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Indus Valley Civilization

Indus Valley Civilization

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Indus Valley Civilization

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  1. Indus Valley Civilization • Built along the banks of the river system • Because of the huge mountains north and west of the Indus River, contact w/ other civilizations was limited • The Khyber Pass through the Hindu Kush Mountains provided a connection • Used by merchants and traders • Later it was used by invaders

  2. Indus Valley Civilization • 2500 to 1500 B.C.E. stretched for 900 miles • Two major cities, Harappa and Mohenjo-Daro were home to about 100,000 people • Enormous cities for ancient standards

  3. Indus Valley Civilization • Cities were master-planned, uniformly constructed, and had sophisticated wastewater systems • Strong centralized government, led by priest-king • Polytheistic • Potter’s wheel • Farmers grew cotton

  4. Indus Valley Civilization • Sometime around 1900 B.C.E. the cities of the Indus Valley were abandoned, for reasons that remain unknown today • All that is known is that, by 1500 B.C.E. the civilization crumbled with the arrival of the Aryans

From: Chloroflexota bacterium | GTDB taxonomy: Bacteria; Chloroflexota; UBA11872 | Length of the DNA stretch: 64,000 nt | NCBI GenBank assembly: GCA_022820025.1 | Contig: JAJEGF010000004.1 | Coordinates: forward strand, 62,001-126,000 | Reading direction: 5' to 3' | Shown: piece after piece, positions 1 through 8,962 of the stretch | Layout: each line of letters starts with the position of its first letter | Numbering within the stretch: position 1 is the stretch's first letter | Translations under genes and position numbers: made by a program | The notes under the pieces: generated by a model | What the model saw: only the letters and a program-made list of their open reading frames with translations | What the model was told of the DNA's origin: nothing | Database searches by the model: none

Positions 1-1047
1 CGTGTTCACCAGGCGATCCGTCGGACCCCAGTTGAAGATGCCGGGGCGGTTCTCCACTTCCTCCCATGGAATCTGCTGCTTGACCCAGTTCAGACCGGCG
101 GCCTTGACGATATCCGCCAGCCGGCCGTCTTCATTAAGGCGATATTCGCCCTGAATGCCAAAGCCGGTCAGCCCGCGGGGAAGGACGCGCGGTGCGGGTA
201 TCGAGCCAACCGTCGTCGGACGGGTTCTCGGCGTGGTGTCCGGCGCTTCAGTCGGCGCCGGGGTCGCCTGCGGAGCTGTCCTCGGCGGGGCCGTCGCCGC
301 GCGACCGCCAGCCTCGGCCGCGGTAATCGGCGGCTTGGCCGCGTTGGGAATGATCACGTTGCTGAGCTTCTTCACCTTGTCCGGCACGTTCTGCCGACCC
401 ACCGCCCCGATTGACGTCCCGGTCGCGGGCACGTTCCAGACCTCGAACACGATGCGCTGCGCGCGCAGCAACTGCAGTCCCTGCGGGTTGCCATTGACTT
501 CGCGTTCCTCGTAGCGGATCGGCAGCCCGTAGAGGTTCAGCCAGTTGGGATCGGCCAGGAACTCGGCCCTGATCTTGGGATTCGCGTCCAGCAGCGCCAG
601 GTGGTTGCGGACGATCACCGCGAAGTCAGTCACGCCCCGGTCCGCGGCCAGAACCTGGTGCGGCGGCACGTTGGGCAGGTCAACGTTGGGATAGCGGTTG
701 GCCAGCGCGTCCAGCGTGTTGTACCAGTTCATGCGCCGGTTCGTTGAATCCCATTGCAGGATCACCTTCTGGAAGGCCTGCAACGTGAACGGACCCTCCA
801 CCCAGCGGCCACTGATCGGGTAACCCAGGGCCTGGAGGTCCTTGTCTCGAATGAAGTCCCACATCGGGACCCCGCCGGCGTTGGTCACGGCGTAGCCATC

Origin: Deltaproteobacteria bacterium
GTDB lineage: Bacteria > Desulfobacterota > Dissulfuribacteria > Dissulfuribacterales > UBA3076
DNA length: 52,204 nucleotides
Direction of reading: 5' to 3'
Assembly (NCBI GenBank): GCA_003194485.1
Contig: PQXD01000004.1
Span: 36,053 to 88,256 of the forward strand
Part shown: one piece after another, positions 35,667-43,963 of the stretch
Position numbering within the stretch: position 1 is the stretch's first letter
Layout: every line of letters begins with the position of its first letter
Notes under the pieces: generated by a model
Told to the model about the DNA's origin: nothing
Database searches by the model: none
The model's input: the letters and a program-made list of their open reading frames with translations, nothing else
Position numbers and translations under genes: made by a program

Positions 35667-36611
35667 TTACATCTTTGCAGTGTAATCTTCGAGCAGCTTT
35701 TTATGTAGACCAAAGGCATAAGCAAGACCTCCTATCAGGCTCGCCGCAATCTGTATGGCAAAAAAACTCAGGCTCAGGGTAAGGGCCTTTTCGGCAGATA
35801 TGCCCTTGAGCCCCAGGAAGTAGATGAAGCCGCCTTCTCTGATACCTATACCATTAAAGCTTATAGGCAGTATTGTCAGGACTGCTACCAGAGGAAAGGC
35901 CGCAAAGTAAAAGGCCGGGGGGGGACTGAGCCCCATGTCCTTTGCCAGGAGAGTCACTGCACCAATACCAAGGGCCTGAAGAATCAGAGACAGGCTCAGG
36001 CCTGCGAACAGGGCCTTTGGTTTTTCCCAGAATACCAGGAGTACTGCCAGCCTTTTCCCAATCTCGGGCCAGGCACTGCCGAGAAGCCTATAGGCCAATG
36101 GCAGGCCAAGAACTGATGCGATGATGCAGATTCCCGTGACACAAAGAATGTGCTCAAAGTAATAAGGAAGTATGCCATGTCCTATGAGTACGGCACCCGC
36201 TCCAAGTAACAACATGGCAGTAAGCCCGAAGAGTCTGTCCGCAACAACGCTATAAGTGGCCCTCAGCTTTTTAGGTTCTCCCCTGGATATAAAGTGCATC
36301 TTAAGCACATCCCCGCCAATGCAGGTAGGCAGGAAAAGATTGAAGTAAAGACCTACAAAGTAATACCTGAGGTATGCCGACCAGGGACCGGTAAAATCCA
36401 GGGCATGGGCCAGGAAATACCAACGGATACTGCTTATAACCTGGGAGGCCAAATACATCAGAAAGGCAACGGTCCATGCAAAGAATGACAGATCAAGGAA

5. The Arrival of Aryans • The Aryans were a nomadic tribe from north of the Caucasus Mountains • Used horses and advance weapons to easily defeat the populations of the Indus Valley • They gave up their nomadic lifestyle and settled in the Indus Valley

  6. The Arrival of Aryans • Aryan conquest of the Indus Valley established their religious beliefs on the Indian subcontinent , in particular their belief in reincarnation • They recorded their beliefs and traditions in the Vedas and Upanishads • Later formed the basis for Hinduism

  7. The Arrival of Aryans • The Aryan social system also had a major impact on India. • Caste system • Initially it was divided into 3 classes (warriors, priest, and peasants) • In early days there was movement in the classes but eventually social mobility was prohibited

  8. The Mauryan Empire • Around 321 B.C.E. the largest empire arose in India • Spanning from the Indus River Valley eastward through the Ganges River Valley and Southward through the Deccan Plateau • Founded by Chandragupta Maurya but it would be his grandson AshokaMaurya who would take the empire to new heights

  9. The Mauryan Empire • Became very powerful and wealthy due to trade and the military • Indian merchants traded cotton, silk, and elephants to Mesopotamia and eastern Roman Empire • Military used elephants in fighting

  10. The Mauryan Empire • Ashoka was successful only after a savage war, whose consequences changed Ashoka's views on war and led him to pledge never to wage a war. • Stricken with remorse for a very violent and bloody victory his forced claimed in Kalinga in southeast India, Ashoka converted to Buddhism.

  11. Battle of Kalinga • It is said that in the aftermath of the Battle of Kalinga the Daya River running next to the battle field turned red with the blood of the slain; about 100,000 Kalinga civilians and more than 10,000 of Ashoka's own warriors were among those slain.

  12. Rock and Pillar Edicts • The Edicts reminded Mauryans to live generous and peaceful lives. • Following Ashoka’s conversion and commitment to Buddhism, the religion spread to Southeast Asia. • After Ashoka’s death 232 B.C.E. the empire began to decline rapidly mainly because of economic problems and attacks from the northeast.